Where there’s software, there’s documentation. Whether it’s to increase usage, provide tutorials, or explain your processes, documentation is as inevitable as coding. However, you’ll also need screenshots – or, more precisely, updated screenshots.
In fact, outdated documentation is one of the main reasons why users do not read it.
Unfortunately, as software changes over time, your screenshots quickly become outdated. In other words, every time you add or remove a feature or change your product's functionality, you will need to add more screenshots or update existing ones.
Even minor changes can impact your screenshots and, ultimately, the user experience. You can do this manually, but as the number of screenshots increases, it becomes more time and resource-intensive.
Fortunately, there is a simpler solution, and in this post, we will show you how to keep your screenshots up to date and turn them into another IT task you’ve successfully automated!
You might think that you should consistently update your documentation so that your users can use your product effectively. While that might be the case on the surface, it goes deeper than that.
When you update your documentation, you’ll ensure that your users have access to accurate and relevant information, which means that you will
Ultimately, good documentation keeps your churn rate low and your revenue high.
We’ll mention a few approaches, but remember that there is no single best solution. The solution you use will depend on your unique requirements.
We’ve already mentioned that you can update your documentation screenshots manually. But what would this process look like in practice? To illustrate, we’ll use a simple example.
Suppose you developed a calorie counter app and changed how calories are calculated and displayed. Or maybe you change some visual aspects of your application.
Either way, you’ll work through your documentation to see what impact these changes have had.
Along the way, you can even make notes of any pages or images that need changes. Once you’ve worked through the documentation, you’ll go back and, based on your notes, make the changes from the start.
Now, this approach has a few problems. What happens if a change to the application causes significant changes to your documentation and the screenshots? Also, as mentioned earlier, you’ll need to take more screenshots every time you introduce a new feature.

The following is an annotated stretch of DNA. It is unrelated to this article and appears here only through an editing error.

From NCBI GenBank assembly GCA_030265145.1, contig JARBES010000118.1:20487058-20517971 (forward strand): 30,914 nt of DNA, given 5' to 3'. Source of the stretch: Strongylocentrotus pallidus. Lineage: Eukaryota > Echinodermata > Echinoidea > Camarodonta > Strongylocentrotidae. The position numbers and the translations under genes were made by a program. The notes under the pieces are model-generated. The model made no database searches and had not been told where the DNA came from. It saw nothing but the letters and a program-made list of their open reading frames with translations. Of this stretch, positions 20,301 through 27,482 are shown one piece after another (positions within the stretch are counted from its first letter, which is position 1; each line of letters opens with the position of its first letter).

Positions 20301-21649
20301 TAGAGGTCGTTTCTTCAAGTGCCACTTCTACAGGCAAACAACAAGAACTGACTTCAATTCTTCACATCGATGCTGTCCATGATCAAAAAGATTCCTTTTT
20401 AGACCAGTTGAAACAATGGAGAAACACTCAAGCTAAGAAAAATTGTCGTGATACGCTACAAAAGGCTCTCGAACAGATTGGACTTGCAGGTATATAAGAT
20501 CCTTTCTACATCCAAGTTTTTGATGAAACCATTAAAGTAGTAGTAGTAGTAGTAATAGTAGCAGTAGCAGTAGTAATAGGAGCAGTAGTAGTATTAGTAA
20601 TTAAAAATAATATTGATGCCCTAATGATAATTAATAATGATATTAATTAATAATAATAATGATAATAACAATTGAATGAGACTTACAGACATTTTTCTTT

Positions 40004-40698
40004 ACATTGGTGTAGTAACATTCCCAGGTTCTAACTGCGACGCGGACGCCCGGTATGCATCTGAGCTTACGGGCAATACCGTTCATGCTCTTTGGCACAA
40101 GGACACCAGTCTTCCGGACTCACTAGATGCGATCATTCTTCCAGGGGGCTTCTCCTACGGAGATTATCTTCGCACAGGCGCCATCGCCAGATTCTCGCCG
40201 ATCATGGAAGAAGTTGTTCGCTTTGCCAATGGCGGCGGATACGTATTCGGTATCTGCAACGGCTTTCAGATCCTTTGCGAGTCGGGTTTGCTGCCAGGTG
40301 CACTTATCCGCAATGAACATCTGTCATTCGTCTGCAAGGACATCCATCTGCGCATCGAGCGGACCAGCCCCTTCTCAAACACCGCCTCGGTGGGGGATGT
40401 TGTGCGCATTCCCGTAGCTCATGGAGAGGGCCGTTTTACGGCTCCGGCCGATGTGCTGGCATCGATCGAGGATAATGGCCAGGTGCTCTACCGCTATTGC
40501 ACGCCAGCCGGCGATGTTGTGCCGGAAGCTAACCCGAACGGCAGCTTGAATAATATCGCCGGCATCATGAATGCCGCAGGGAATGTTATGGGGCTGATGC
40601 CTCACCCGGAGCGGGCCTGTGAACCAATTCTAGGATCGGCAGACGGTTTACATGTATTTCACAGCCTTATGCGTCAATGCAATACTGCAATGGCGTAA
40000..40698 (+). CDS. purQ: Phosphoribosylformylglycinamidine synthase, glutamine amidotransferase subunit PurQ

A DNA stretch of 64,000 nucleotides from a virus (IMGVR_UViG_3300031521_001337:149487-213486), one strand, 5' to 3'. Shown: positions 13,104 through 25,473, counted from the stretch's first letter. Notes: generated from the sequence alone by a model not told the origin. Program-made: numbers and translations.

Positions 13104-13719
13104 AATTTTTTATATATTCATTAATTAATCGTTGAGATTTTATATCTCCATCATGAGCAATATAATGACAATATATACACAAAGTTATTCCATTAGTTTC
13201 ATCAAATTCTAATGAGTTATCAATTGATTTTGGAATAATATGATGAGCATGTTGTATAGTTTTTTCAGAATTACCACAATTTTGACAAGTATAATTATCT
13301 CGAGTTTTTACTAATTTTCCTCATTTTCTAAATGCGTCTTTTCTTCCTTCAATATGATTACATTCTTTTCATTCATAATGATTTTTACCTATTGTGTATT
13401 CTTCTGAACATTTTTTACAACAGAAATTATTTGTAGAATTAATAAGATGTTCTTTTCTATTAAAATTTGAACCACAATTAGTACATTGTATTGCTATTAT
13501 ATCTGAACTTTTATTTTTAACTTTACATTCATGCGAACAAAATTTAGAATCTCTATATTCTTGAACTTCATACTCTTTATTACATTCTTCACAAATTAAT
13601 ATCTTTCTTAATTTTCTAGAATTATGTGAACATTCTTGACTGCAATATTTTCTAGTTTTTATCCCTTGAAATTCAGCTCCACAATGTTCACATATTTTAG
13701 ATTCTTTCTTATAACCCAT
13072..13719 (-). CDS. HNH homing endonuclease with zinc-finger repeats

Not exactly the most efficient approach, is it?
Finally, you can also automate the process when new screenshots are necessary to keep your documentation updated.
For example, you likely already use automated testing to ensure your product works as it should. This allows you to automate your documentation screenshots.
You’ll write unit, integration, or end-to-end tests like you usually would, but then include that it will take a screenshot of the feature once the test passes.
Another opportunity to automate your documentation screenshots is to take them as part of a GitHub Action or as part of your CI/CD workflow. When you do, you’ll take a screenshot of the feature every time you push code to GitHub and deploy your changes.
No matter what approach you use, you can use any one of the testing tools available out there together with a tool like ScreenshotAPI, which lets you take programmatic screenshots effortlessly. You can even extract text from screenshots should you want to keep a searchable archive, so you know which screenshots need to be updated.
No matter what approach you use to keep your screenshots up to date, here are a few tips that can help:
First, you should schedule regular reviews of your documentation, even if you use one of the automatic methods we mentioned above. These periodic reviews ensure that you never miss any information or details that should be added to your documentation.
Moreover, we mentioned earlier how you can use Git to take screenshots automatically. You can also use it for what it was designed to do. So, use it to keep track of any changes to your screenshots.
When you do, you’ll know what screenshots you’re using at any time at a glance, and you’ll be able to quickly identify which screenshots need to be updated when you’ve made a change to your product.
Another effective way to ensure that you have updated screenshots is to ask your user base to provide feedback on your documentation.
In this way, you’ll identify any outdated screenshots or errors and make the necessary changes.
You now know why you should keep your documentation up to date and some of the methods you can use to do so, depending on your requirements.
No matter what method you use, a tool that simplifies the process of taking screenshots is always helpful.